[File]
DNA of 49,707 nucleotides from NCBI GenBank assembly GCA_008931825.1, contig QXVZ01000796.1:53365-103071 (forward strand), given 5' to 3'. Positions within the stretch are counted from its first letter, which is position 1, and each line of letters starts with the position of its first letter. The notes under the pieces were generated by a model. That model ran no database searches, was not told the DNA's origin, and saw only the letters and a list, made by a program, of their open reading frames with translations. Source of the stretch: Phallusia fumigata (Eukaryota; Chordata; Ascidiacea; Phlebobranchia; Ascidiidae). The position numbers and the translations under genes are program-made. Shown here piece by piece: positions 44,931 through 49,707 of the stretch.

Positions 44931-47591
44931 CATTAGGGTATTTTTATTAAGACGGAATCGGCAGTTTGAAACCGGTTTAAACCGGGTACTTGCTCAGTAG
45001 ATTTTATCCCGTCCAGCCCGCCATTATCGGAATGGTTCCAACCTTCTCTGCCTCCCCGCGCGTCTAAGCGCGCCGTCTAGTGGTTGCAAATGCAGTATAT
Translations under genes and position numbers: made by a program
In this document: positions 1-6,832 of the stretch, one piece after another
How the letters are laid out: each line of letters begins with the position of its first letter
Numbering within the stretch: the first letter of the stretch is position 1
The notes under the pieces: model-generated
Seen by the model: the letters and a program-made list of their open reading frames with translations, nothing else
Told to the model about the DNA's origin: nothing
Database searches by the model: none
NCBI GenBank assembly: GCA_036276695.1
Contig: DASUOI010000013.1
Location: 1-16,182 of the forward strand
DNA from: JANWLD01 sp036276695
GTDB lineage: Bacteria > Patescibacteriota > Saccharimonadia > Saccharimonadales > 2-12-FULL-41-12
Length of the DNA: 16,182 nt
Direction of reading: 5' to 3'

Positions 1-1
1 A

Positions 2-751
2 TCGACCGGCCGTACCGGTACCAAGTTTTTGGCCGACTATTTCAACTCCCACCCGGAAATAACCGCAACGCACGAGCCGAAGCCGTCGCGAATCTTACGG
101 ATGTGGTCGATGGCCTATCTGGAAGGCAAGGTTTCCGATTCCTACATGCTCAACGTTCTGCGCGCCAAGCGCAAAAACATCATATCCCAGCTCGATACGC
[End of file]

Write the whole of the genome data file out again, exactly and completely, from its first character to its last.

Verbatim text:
DNA of 49,707 nucleotides from NCBI GenBank assembly GCA_008931825.1, contig QXVZ01000796.1:53365-103071 (forward strand), given 5' to 3'. Positions within the stretch are counted from its first letter, which is position 1, and each line of letters starts with the position of its first letter. The notes under the pieces were generated by a model. That model ran no database searches, was not told the DNA's origin, and saw only the letters and a list, made by a program, of their open reading frames with translations. Source of the stretch: Phallusia fumigata (Eukaryota; Chordata; Ascidiacea; Phlebobranchia; Ascidiidae). The position numbers and the translations under genes are program-made. Shown here piece by piece: positions 44,931 through 49,707 of the stretch.

Positions 44931-47591
44931 CATTAGGGTATTTTTATTAAGACGGAATCGGCAGTTTGAAACCGGTTTAAACCGGGTACTTGCTCAGTAG
45001 ATTTTATCCCGTCCAGCCCGCCATTATCGGAATGGTTCCAACCTTCTCTGCCTCCCCGCGCGTCTAAGCGCGCCGTCTAGTGGTTGCAAATGCAGTATAT
Translations under genes and position numbers: made by a program
In this document: positions 1-6,832 of the stretch, one piece after another
How the letters are laid out: each line of letters begins with the position of its first letter
Numbering within the stretch: the first letter of the stretch is position 1
The notes under the pieces: model-generated
Seen by the model: the letters and a program-made list of their open reading frames with translations, nothing else
Told to the model about the DNA's origin: nothing
Database searches by the model: none
NCBI GenBank assembly: GCA_036276695.1
Contig: DASUOI010000013.1
Location: 1-16,182 of the forward strand
DNA from: JANWLD01 sp036276695
GTDB lineage: Bacteria > Patescibacteriota > Saccharimonadia > Saccharimonadales > 2-12-FULL-41-12
Length of the DNA: 16,182 nt
Direction of reading: 5' to 3'

Positions 1-1
1 A

Positions 2-751
2 TCGACCGGCCGTACCGGTACCAAGTTTTTGGCCGACTATTTCAACTCCCACCCGGAAATAACCGCAACGCACGAGCCGAAGCCGTCGCGAATCTTACGG
101 ATGTGGTCGATGGCCTATCTGGAAGGCAAGGTTTCCGATTCCTACATGCTCAACGTTCTGCGCGCCAAGCGCAAAAACATCATATCCCAGCTCGATACGC